Media have some of the best people to write, edit, shoot, but if the content is not able to monetize, it becomes irrelevant as content needs to generate high amplification and credibility in order to cover the costs of print. We can create hard adv, advertorial content with brands/ crossovers, or leveraging on bloggers/KOLs to retweet the content in order to further amplify but how far can we go with bloggers?。。。
Now is it really worth is doing a Wechat official account?
Today with what regards media, the biggest exit to keep surviving is the official Wechat account. If media think « I started the Wechat and I’m not able to get alot of fans, shouldn’t I just wait for the next digital trend to come and be ready for that one instead ? » Actually, if you don’t have the base and tech knowledge to go forward to the next steps, and are not even able to create a healthy Wechat platform, how do you think you can go towards a more complicated tech platform ?
Hence, I think Wechat is fundamental for media.
What does this mean for the future of print ?
Media environment in China is currently very bad, we are highly focused on superficial celebs and wanghongs’ with no concrete in depth information, most creative ideas, videos, and shoots are still comes from the west.
“People are no longer able to focus on true print anymore, they have become daily reporters and tech account executives/managers due to the importance of wechat platform and SM where they are increasingly using these wanghongs to drive their content instead of branding it on a long term – and this counts for both for print and online media” says Liàn Zìqiáng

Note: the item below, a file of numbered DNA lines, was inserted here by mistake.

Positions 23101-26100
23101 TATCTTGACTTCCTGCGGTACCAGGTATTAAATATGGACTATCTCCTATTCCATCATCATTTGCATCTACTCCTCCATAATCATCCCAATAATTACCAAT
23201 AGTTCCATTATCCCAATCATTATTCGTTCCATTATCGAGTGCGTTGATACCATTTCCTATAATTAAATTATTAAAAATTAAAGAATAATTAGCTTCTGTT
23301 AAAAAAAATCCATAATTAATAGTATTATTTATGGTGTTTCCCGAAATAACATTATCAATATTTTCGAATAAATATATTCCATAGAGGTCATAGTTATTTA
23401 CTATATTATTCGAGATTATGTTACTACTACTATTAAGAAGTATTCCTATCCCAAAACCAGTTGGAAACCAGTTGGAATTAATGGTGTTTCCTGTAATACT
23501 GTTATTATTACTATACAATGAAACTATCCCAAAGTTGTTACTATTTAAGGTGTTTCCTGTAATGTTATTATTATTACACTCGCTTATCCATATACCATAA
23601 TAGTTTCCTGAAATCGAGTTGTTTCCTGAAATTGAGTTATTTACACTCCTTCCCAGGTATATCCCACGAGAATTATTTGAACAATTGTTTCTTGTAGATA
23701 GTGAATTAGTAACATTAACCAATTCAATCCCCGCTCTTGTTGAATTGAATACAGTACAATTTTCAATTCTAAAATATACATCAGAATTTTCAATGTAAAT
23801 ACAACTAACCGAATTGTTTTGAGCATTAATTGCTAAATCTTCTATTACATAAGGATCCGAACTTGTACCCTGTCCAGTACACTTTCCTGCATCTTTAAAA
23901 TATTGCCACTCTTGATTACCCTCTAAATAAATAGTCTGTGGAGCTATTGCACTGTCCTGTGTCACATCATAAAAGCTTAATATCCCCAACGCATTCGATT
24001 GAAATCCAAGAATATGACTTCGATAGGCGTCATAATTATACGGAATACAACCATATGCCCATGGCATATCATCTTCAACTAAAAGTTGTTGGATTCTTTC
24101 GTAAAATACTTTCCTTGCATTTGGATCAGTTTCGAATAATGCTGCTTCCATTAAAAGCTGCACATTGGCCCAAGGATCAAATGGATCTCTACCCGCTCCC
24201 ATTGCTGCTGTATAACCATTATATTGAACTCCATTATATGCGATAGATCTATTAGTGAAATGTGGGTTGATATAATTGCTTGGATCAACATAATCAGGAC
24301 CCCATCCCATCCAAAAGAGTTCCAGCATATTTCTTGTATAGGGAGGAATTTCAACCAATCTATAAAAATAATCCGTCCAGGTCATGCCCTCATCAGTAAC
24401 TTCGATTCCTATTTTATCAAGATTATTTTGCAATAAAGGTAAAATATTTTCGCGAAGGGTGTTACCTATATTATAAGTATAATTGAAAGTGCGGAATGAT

Today machines are now available to automatically filter targeted information such as hotnews/ trends/ celebs/red carpets in order to prepare strong content seeding. Hence most of the information that media use now is usually secondary information, seeded from other platforms. Due to the pressure in time, editors now rarely interview people like before, instead they go on the Internet to filter out information and put several different articles combined into one (like a recap), I don’t think this is real journalism. As a consequence, we end up having over-redundant “hot” news and trends on multiple channels at the same time. Before, many key editors were invited overseas to participate in activities, brand experiences, new restaurants etc, but now most editors will not receive this chance in the future, especially for new media, this will also block them from having a broader international experience as a journalist.
Understanding with Liàn Zìqiáng, the challenges for media to balance effectively their recourses between tech and traditional is vital not only for their survival, but the way print is managed and leveraged as well. Creating richer/valuable content is also necessary to stay on print media, else what is the value of buying and reading print? Today we are so soaked into this fast paced ‘techtainment‘ SM environment we even forget to speak with our friends at the dinner table and take our phones as our BFF’s. Sometimes, focusing on what were really good at is the key to excel and continue growing. What do you think?
Photos taken from the internet, original content